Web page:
StoryCorps gathers familes’ stories of homelessness

A StoryCorps facilitator sets up microphones i Lynnwood for Gina (left) and Argelia. When Gina experienced homelessness, Argelia was her case manager. Now Gina is a service provider with the YWCA, and Argelia is her supervisor. (Photo courtesy of Denise Miller)
A StoryCorps facilitator sets up microphones in Lynnwood for Gina (left) and Argelia. When Gina experienced homelessness, Argelia was her case manager. Now Gina is a service provider with the YWCA, and Argelia is her supervisor. (Photo courtesy of Denise Miller)

If you listen to National Public Radio, you have probably heard interviews conducted by StoryCorps broadcast on the air. Earlier this month, the 11-year-old nonprofit – which travels across the U.S. collecting oral histories from people of all walks of life – spent five days at the Family Village Lynnwood YWCA speaking to local families about homelessness. Their visit was just one stop in the project “Finding Our Way: Puget Sound Stories About Family Homelessness,” which features families from Snohomish, Pierce, and King Counties.

One of those interviews was with Helen Johnson, who was at the time living in a shelter with her 13-year-old son Derek after escaping an abusive relationship with her husband.

Helen (who has requested an alias to maintain her family’s privacy) said she ended up homeless after being “cheated by the legal system.” She wanted to speak to StoryCorps because she thinks there needs to be a change in how custody cases are handled. “I’ve never done anything wrong. I never got into drugs, I never committed a crime, and I had my son taken away from me.”

Four years ago, Helen was separated from her son during a custody battle following the divorce with her husband of over 12 years. The two split after Derek’s father had a child with another woman. “He was able to get custody of Derek with the help of my own mother,” Helen explained.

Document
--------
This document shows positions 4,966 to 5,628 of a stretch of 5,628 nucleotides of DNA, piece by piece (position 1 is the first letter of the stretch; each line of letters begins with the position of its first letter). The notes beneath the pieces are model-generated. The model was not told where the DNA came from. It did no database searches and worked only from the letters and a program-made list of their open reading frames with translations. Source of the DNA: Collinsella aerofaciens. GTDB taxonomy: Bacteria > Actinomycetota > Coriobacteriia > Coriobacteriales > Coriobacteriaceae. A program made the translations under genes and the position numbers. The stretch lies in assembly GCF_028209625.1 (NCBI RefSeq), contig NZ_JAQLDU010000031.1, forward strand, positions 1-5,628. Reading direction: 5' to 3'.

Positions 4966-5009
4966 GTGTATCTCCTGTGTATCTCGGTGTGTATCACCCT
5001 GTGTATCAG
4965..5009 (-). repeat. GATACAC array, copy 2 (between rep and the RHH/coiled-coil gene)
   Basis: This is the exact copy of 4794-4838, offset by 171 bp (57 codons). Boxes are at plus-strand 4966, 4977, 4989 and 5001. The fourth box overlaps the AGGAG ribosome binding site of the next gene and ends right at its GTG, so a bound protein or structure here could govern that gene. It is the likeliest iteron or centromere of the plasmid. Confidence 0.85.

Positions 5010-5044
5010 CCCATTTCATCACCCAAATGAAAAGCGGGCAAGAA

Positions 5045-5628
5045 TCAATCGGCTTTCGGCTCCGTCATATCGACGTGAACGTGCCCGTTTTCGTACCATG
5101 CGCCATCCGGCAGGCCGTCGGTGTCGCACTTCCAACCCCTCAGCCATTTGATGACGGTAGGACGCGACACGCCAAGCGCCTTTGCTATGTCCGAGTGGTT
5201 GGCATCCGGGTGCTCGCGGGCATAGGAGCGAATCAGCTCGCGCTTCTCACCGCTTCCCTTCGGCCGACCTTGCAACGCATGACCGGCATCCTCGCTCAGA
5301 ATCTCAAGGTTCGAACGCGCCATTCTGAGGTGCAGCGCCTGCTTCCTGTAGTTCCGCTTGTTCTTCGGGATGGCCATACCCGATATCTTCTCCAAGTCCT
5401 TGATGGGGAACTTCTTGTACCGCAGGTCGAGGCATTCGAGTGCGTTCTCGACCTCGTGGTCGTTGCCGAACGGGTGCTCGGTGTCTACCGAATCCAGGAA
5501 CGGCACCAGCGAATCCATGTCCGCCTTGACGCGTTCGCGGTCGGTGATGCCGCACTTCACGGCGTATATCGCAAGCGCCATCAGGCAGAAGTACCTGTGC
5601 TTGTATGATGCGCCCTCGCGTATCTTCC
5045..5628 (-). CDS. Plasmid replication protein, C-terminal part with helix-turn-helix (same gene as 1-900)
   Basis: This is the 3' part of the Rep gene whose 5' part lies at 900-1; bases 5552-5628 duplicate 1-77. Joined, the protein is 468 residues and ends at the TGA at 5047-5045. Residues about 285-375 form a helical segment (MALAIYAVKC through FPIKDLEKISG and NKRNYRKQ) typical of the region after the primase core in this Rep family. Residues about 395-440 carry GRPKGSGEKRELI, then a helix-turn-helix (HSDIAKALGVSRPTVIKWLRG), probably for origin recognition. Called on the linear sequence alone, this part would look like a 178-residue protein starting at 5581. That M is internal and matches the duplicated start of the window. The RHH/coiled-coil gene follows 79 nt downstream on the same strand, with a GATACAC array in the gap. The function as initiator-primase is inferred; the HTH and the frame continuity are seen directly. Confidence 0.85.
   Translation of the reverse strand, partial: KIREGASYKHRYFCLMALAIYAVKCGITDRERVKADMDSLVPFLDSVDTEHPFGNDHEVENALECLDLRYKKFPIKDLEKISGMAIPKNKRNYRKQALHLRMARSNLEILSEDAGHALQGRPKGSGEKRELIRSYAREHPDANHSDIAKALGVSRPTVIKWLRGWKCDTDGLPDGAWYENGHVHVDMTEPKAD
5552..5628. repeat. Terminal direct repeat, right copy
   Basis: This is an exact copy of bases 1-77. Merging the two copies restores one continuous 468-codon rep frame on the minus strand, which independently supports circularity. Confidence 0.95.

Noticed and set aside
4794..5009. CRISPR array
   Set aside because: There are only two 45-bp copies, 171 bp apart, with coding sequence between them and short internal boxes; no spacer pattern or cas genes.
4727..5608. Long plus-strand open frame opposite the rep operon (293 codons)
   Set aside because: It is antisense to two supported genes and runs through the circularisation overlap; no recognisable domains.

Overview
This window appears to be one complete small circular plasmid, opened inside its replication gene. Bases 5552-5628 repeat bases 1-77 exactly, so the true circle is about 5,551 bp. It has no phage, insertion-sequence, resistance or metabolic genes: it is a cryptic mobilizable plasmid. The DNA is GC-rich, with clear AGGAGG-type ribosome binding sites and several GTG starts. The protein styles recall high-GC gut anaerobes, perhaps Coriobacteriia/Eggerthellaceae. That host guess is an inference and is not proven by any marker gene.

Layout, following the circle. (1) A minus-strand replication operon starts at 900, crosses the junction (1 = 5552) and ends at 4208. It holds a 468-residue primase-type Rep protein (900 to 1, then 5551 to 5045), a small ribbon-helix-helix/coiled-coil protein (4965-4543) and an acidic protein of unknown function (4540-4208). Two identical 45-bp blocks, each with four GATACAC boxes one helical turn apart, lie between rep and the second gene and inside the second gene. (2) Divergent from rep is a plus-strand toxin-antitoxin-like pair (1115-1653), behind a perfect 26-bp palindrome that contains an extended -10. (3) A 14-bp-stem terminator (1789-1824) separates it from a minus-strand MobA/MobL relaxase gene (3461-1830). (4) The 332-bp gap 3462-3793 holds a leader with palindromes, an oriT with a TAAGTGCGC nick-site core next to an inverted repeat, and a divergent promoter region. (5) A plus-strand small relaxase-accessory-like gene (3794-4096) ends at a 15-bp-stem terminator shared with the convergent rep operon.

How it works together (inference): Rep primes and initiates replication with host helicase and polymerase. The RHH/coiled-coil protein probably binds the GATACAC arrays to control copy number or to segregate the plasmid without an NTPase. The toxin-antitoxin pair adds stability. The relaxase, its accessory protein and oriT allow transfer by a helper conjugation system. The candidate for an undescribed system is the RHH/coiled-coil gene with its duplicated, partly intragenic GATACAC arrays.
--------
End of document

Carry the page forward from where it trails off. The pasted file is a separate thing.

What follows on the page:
Her ex-husband lived with Derek until this past spring, when he allowed Derek to return to Helen because of problems the boy was having at school. Derek has been diagnosed with PTSD, developmental delay, and autism.

Although Derek’s father won’t surrender custody for fear of paying child support, Derek is now living with Helen full-time and will be entering seventh grade at Brier Terrace Middle School in the fall. “This is the perfect school district for Derek,” Helen said. “He’s good at computers, math, and science. In the STEM program [at Brier Terrace Middle School and Mountlake Terrace High School], he gets to do what he’s good at and gets help with what he’s not.”

The Johnsons took a tour of the middle school last year and met with Derek’s future counselors. His courses next year include a computer game development class and an engineering shop class, in which the students apply math and science to complete real-world assignments like building a clock. Helen is hopeful for Derek’s growth at Brier Terrace. “Derek was having problems in school, and those are all gone now,” she said. Derek says he wants to go into computer science in the future.

The YMCA in nearby Shoreline also offers a special education class for seventh and eighth grade students that the Johnsons will participate in. “It’s the only program of its type that I could find,” Helen said. Derek will be attending on a scholarship that includes bus transportation to and from the classes.

Helen’s recount is just one of 85 interviews StoryCorps recorded in Washington over the past two weeks. StoryCorps Custom Services Manger Michelle Bova says the variety of stories is striking. “The stories we have heard refute the idea that there is a ‘formula’ to determine how a family becomes homeless,” she said. “It can be just one illness that puts the family’s breadwinner out of work and makes the difference between being housed and facing eviction. [On the other hand,] some families who are immigrants find it extremely challenging to obtain living wage work.”

Helen is focusing on moving past her circumstances. “We have the steps in place for a better future,” she said. “I can’t change what happened to myself and my son, but hopefully our story can help make things better for others that are in our shoes. I feel really hopeful about it.”

Since its creation eleven years ago, StoryCorps has conducted interviews with over 95,000 Americans, featuring participants from all 50 states. Those interviews are archived in the Library of Congress and shared with millions of people across the nation on NPR’s Morning Edition every Friday morning.

– By Caitlin Plummer


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